On the far end of the picturesque Dingle Peninsula, where the locals speak gaelic and the wind hurtles in off the Atlantic, lies a beautifully natural golf course. Ceanne Sibeal does not get much airtime in any conversation about Irish golf. Infrequently recommended it is peculiarly underexposed to the golf tourist.
Surrounded by breathtaking scenery and the roar of the ocean from three sides, the course is draped over true links terrain albeit blessed with stumpy and inconsistent dune features unlike the clean towering dunes of places like Lahinch or Doonbeg.
Rather than compete with the natural vistas, the course quietly uses its minimalistic features; dykes, fences, mounds and drains, to maximum effect. Adding the vital but omnipresent ingredient - the wind - the course provides a stern challenge. From the approach played over a ditch to the first green it is apparent that drainage burns will feature throughout the course. They come into play on 13 holes, too many for my taste, but a challenging hazard to overcome nonetheless. The routing, on the whole, is agreeable although it is clear that the course has been needlessly stretched in places. For example the walk back to the 17th tee is not only clunky but an opportunity is missed to use turbulent land and create an amazing rendition of the narrows. The strong back nine is marvelously broken up with a tumbling short four, the 14th hole, which plays 340 yards down a severe slope and providing a real opportunity for the short hitter to compete and use his craft. The 16th green is a wild creature and is all class and whilst some greens lack interest, all the surrounds are mown tightly to provide real short game options. Over the years the turf has undergone great improvement and the firm playing surfaces were a credit to the club. It was a serendipitous turn of events that after visiting no fewer than five golf courses, our day finished dining, in Ballybunion, with the former greenkeeper of Ceanne Sibeal. Jeremy spoke passionately about the agronomy program the club has undertaken over the past decade and his explanation backed up my initial thoughts of the turf quality.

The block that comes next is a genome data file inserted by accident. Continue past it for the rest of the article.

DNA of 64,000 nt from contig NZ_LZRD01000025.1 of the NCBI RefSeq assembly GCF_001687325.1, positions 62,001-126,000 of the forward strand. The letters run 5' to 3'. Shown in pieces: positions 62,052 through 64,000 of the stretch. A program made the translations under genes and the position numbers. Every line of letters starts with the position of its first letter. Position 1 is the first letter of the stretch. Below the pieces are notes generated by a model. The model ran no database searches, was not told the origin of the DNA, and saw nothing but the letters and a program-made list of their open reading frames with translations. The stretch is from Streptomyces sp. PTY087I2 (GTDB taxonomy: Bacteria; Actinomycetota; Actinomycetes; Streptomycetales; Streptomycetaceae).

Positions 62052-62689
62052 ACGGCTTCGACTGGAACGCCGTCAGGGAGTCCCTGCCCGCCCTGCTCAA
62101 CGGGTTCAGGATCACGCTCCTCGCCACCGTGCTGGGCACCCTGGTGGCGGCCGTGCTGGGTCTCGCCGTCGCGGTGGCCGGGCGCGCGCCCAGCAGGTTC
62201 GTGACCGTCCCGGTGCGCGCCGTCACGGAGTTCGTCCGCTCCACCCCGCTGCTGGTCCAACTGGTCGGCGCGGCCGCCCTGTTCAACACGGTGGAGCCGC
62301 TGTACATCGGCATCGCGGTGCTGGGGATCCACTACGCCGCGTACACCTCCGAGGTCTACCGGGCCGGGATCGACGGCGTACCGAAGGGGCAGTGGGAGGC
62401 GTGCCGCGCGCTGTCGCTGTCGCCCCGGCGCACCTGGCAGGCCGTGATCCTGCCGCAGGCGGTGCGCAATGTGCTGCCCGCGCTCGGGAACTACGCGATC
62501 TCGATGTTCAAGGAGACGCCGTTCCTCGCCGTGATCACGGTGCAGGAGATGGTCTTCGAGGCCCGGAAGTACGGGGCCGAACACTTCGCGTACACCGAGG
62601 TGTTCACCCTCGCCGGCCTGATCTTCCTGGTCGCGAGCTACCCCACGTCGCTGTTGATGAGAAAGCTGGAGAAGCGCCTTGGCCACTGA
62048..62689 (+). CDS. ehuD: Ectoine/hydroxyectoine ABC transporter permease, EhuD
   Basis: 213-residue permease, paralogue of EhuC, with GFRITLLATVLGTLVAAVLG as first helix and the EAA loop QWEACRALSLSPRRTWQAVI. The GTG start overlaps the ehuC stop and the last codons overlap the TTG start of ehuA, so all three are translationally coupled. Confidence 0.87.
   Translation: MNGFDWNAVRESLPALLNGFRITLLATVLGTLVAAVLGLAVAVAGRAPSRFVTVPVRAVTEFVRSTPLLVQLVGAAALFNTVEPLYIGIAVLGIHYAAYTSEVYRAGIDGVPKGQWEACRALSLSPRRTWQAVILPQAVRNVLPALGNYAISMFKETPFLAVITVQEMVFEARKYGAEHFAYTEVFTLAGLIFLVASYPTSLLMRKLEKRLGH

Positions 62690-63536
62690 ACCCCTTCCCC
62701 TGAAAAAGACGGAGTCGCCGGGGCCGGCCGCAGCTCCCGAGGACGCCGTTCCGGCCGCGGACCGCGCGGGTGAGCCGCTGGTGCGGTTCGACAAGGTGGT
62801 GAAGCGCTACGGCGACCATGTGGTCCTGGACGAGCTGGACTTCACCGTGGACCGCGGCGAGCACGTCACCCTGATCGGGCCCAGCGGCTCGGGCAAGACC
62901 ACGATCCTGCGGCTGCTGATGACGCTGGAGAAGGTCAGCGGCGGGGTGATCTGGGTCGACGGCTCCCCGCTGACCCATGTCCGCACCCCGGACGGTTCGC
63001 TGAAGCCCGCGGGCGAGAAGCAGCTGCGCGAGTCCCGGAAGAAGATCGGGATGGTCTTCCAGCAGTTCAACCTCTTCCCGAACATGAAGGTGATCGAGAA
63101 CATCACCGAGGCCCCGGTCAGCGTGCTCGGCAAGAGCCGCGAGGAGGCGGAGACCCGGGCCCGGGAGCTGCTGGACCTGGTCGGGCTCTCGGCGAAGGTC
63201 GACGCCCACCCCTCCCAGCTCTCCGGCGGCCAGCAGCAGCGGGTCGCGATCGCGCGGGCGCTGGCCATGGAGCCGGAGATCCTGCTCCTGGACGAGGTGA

With good turf, wide unhindered playing corridors surrounded by whispy fescues and the expansiveness of the surrounds, Ceann Sibeal may be more akin to a links course in Scotland than it’s Irish neighbors.
Combined with the spectacular drive along Dingle peninsula – one of the most scenic drives in all of Ireland, this course is hugely unheralded. Whilst some commentators miss the towering Irish dunes and heroic golf holes, this is still a golf course that encapsulates the wonderful values of links golf. Whether it is the proximity, past issues with turf or a frosty welcome that holds the course back, I’m not too sure.
What I do know is that the expedition out to Ceann Sibeal is a must to be included in any golf tour through South West Ireland.
(Don't get stuck on the roads!!! And below, the architect, Mr Eddie Hackett)
By: Jamie Patton